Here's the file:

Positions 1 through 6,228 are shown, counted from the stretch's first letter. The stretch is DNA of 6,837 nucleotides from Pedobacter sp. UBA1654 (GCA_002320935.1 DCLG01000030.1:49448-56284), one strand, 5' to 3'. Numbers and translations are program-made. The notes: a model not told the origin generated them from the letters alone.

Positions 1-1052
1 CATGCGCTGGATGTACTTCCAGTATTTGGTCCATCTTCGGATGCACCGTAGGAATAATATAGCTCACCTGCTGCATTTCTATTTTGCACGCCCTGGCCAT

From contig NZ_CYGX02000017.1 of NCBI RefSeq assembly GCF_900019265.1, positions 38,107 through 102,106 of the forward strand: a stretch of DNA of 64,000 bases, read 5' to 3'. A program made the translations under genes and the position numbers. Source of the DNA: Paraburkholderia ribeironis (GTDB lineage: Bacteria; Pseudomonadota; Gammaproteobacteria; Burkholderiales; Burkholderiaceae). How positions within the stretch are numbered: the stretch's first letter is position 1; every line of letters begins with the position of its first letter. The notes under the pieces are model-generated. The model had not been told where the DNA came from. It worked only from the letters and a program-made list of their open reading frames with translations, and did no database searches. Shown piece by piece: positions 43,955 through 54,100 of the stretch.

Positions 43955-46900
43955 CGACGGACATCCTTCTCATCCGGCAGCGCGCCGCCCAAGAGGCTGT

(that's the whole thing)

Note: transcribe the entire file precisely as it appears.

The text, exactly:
Positions 1 through 6,228 are shown, counted from the stretch's first letter. The stretch is DNA of 6,837 nucleotides from Pedobacter sp. UBA1654 (GCA_002320935.1 DCLG01000030.1:49448-56284), one strand, 5' to 3'. Numbers and translations are program-made. The notes: a model not told the origin generated them from the letters alone.

Positions 1-1052
1 CATGCGCTGGATGTACTTCCAGTATTTGGTCCATCTTCGGATGCACCGTAGGAATAATATAGCTCACCTGCTGCATTTCTATTTTGCACGCCCTGGCCAT

From contig NZ_CYGX02000017.1 of NCBI RefSeq assembly GCF_900019265.1, positions 38,107 through 102,106 of the forward strand: a stretch of DNA of 64,000 bases, read 5' to 3'. A program made the translations under genes and the position numbers. Source of the DNA: Paraburkholderia ribeironis (GTDB lineage: Bacteria; Pseudomonadota; Gammaproteobacteria; Burkholderiales; Burkholderiaceae). How positions within the stretch are numbered: the stretch's first letter is position 1; every line of letters begins with the position of its first letter. The notes under the pieces are model-generated. The model had not been told where the DNA came from. It worked only from the letters and a program-made list of their open reading frames with translations, and did no database searches. Shown piece by piece: positions 43,955 through 54,100 of the stretch.

Positions 43955-46900
43955 CGACGGACATCCTTCTCATCCGGCAGCGCGCCGCCCAAGAGGCTGT